*Resource/Citation: Mabry, Lauren. "Competitive Advantage." Knowledge Quest, vol. 40, no. 3, 2012, pp. 66-71. ERIC.

Collaborative Planning: An Excerpt from Library Learning Walk

Description: Developed by the New York City Department of Education with information from Library Learning Walk, this comprehensive document provides collaborative planning ideas, lessons and resources. It also included a planning document that can be used.

Resource/Citation: New York Library System. “2.4 Collaborative Planning”. New York City Department of Education, 2014.

Raising the Bar

Description: The article discusses how Pine Grove Middle School's library program is engaging staff and students in a culture of participation. According to the author, Pine Grove Middle School uses a multifaceted approach to increase the level of engagement from all groups of stakeholders. The author adds that because of these active partnerships, Pine Grove Middle School's library program continues to expand its influence.

Resource/Citation: Kowalski, Sue. "Raising The Bar." Knowledge Quest, vol. 41, no. 1, 2012, pp. 28-36.

In Theory

Making the Classroom-Library Connection

Description: This report focuses on the outcomes of a workshop for 165 preservice student teachers.  The objectives of the workshop were to encourage preservice student teachers to talk with their mentor teachers, librarians, and principals about working collaboratively with the teacher librarian and to seek instructional partnerships during their student teaching experience.

Resource/Citation: Moreillon, Judi. "Making the classroom-library connection." Teacher Librarian, vol. 43, no. 3, 2016, p. 8.

Coteaching and the Learning Commons: Building a Participatory School Culture

Description: This article describes strategies to foster co-teaching with library professionals, rather than focus on professional development centered upon solo educators.

Resource/Citation: Loertscher, David V., and Carol Koechlin. "Coteaching and the learning commons: building a participatory school culture." Teacher Librarian, vol. 43, no. 2, 2015, p. 12.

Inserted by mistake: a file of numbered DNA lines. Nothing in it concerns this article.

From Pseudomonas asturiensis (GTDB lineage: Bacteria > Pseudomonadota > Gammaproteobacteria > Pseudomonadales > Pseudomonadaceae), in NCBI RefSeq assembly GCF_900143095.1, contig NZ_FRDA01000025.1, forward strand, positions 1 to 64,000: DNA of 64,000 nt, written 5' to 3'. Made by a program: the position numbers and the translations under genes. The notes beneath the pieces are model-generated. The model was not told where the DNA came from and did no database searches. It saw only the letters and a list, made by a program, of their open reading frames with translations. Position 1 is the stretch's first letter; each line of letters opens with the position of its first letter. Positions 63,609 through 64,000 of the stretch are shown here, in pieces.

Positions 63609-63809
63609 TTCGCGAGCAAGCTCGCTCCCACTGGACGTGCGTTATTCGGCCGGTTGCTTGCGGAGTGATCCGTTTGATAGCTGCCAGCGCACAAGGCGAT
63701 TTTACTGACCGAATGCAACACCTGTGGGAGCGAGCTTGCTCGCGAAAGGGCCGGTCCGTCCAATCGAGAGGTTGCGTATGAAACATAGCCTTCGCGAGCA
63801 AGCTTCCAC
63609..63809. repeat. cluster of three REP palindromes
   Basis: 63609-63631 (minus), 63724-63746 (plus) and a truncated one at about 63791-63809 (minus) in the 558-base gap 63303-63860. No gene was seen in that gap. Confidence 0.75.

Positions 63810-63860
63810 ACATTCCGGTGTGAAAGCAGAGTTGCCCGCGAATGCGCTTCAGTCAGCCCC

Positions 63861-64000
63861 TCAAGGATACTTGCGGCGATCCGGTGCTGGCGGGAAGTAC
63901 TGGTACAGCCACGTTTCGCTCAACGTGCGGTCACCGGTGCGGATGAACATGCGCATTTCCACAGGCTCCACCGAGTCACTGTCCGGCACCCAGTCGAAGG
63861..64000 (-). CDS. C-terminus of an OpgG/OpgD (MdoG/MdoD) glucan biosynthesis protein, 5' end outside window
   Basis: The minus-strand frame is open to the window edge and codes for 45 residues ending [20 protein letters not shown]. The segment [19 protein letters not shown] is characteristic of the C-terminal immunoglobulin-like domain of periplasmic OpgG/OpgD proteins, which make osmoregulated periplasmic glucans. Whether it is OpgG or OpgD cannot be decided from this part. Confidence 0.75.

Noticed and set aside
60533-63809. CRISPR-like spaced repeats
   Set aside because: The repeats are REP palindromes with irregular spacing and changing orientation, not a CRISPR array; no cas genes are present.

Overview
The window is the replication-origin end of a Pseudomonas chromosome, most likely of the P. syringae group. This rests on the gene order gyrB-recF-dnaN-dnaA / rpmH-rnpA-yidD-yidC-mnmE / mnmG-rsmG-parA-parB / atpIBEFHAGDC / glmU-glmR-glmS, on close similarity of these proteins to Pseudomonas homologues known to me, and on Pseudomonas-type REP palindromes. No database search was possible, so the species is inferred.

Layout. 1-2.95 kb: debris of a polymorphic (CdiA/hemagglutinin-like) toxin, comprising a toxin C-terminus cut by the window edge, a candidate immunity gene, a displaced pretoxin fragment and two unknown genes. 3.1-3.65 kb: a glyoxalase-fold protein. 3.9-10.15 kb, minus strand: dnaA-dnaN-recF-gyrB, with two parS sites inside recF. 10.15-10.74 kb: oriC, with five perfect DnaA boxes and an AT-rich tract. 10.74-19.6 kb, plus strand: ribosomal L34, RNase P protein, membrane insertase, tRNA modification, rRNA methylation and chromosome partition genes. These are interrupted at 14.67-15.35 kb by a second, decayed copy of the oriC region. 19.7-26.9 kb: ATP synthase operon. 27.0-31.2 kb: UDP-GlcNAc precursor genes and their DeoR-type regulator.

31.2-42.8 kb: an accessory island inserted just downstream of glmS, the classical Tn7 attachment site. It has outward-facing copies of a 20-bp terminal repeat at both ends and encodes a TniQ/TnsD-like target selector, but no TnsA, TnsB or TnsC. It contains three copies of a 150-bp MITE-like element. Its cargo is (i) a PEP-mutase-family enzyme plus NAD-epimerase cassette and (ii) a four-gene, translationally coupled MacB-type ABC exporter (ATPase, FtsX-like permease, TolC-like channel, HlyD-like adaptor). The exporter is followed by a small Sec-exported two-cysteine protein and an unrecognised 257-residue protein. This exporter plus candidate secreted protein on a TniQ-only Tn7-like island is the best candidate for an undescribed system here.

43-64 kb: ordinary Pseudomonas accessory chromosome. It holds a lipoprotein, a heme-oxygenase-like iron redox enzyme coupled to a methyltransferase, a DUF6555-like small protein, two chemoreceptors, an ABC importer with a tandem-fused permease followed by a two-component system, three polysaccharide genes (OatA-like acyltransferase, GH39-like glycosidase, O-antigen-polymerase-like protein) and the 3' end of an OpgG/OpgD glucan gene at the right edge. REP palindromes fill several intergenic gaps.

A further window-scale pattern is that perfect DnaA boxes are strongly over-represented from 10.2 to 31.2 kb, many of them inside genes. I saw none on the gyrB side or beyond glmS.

Three Heads are Better Than One

Description: Twenty-first-century standards progressively call for librarians to step in as instructional leaders, connecting educators and students to materials, methods, and technology across the curriculum. Students who once received differentiated instruction or reading intervention are overlooked or underserved. Where can teachers and reading specialists receive support to help close the achievement gap? Librarians to the rescue! Currently, school librarians are discovering yet another dynamic leadership and role: co-teacher with classroom teachers and reading specialists in the library learning commons. This article explores strategies for librarians to implement differentiated instruction in collaboration with classroom teachers and reading specialists using a coteaching model.

Resource/Citation: Parrot, Deborah J., and Karin J. Keith. "Three Heads Are Better Than One." Teacher Librarian, vol. 42, no. 5, 2015, pp. 12-18. ProQuest.

Consultant

Name: Heather Turner

Email: haturner@gmail.com

Bio: Teacher Librarian at Solvay Middle School and Central New York School Librarians co-president.

*To access restricted database articles or books speak with your school librarian or public librarian.